HIV-1-infected U.S. military members and beneficiaries treated with antiretroviral therapy (ART) soon after infection were half as likely to develop AIDS and were more likely to reconstitute their immune-fighting CD4+ T-cells to normal levels, researchers reported Nov. 24 in JAMA Internal Medicine.
A team of scientists from Arizona State University's Biodesign Institute and IBM's T.J. Watson Research Center have developed a prototype DNA reader that could make whole genome profiling an everyday practice in medicine.
Teens prescribed anti-anxiety or sleep medications may be up to 12 times more likely to abuse those drugs illegally than teens who have never received a prescription, often by obtaining additional pills from friends or family members, according to new research published by the American Psychological Association.
The holiday season gives people the opportunity to reconnect with friends and family each year. Sometimes these interactions can be stressful, especially around the Thanksgiving table where a heated debate can occur.
Ultra-short and extremely strong X-ray flashes, as produced by free-electron lasers, are opening the door to a hitherto unknown world.
Scientists have argued for half a century about the existence of a form of diamond called lonsdaleite, which is associated with impacts by meteorites and asteroids.
A National Science Foundation (NSF)-funded research team has successfully tested an autonomous underwater vehicle, AUV, that can produce high-resolution, three-dimensional maps of Antarctic sea ice. SeaBED, as the vehicle is known, measured and mapped the underside of sea-ice floes in three areas off the Antarctic Peninsula that were previously inaccessible.
Nearly four decades of observations of Tanzanian chimpanzees has revealed that the mothers of sons are about 25 percent more social than the mothers of daughters. Boy moms were found to spend about two hours more per day with other chimpanzees than the girl moms did.
In the world's driest rainfed wheat region, Washington State University researchers have identified summer fallow management practices that can make all the difference for farmers, water and soil conservation, and air quality.
Researchers have developed a new device that may result in more comfortable mammography for women. According to a study being presented next week at the annual meeting of the Radiological Society of North America (RSNA), standardizing the pressure applied in mammography would reduce pain associated with breast compression without sacrificing image quality.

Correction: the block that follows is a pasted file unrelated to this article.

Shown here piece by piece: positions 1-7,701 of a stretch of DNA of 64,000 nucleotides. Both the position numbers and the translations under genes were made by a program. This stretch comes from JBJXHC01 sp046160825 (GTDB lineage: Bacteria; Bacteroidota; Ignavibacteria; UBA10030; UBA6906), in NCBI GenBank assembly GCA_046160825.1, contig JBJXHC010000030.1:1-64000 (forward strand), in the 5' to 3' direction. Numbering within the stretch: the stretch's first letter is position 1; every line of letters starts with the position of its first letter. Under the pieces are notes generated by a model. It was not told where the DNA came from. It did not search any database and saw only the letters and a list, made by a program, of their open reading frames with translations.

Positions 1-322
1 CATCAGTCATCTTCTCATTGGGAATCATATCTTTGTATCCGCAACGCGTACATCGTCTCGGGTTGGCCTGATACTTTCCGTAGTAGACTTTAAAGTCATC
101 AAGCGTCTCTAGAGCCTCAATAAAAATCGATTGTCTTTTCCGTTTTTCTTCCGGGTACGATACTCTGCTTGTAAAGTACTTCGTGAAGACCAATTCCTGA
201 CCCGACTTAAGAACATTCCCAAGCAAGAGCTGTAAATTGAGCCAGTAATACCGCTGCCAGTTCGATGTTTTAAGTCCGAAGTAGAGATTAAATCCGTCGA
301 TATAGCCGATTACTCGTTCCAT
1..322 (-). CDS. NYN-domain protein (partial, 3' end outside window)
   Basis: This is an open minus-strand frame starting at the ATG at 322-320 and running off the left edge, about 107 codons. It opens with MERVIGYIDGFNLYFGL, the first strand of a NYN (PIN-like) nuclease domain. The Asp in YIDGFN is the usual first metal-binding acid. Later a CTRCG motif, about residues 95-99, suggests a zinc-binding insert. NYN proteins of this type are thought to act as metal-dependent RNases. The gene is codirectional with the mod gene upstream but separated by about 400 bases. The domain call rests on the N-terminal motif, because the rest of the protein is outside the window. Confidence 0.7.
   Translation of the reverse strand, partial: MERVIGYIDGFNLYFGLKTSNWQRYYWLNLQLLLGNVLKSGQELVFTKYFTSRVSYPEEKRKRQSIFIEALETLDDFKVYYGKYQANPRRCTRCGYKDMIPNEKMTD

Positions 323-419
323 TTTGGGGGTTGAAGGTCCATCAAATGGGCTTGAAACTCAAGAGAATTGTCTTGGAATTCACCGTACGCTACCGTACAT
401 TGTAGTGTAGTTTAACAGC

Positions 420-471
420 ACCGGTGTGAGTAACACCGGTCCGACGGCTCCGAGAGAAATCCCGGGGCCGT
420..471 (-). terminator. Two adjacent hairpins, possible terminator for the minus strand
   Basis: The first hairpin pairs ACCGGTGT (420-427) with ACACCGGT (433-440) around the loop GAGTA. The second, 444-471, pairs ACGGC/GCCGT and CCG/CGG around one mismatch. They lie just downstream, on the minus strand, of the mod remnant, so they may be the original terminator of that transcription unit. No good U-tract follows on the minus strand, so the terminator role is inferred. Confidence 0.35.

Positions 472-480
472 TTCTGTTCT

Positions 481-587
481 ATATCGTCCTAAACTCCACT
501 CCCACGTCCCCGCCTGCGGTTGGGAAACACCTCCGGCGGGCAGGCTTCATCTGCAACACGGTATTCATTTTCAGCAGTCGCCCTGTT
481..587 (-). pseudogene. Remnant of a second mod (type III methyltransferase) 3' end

Members of the public in sub-Saharan Africa who are carriers of the hereditary disease sickle cell disease must be educated aggressively through public health campaigns to raise awareness of the risks of parenting offspring with the disease if their partner is also a carrier, according to research published in the International Journal of Medical Engineering and Informatics.
Scientists at the Helmholtz-Zentrum Dresden-Rossendorf (HZDR) have studied the dynamics of electrons from the "wonder material" graphene in a magnetic field for the first time.
A new, enhanced MRI diagnostic approach was, for the first time, able to identify significant damage to the blood-brain barrier (BBB) of professional football players following "unreported" trauma or mild concussions.
The treatment of people who cannot keep their gambling habits in check is often complicated because they also tend to suffer from personality disorders.
Scientists from Uppsala University, the Science for Life Laboratory (SciLifeLab) in Stockholm and Uppsala University Hospital have developed a new method of rapidly identifying which bacteria are causing an infection and determining whether they are resistant or sensitive to antibiotics. The findings are now being published in the Journal of Clinical Microbiology.
Researchers from Aarhus University have taken an important step in the fight against sleeping sickness, a disease that is a major problem in parts of Africa. According to the World Health Organization (WHO), the disease threatens approximately 60 million people and the treatment options are poor.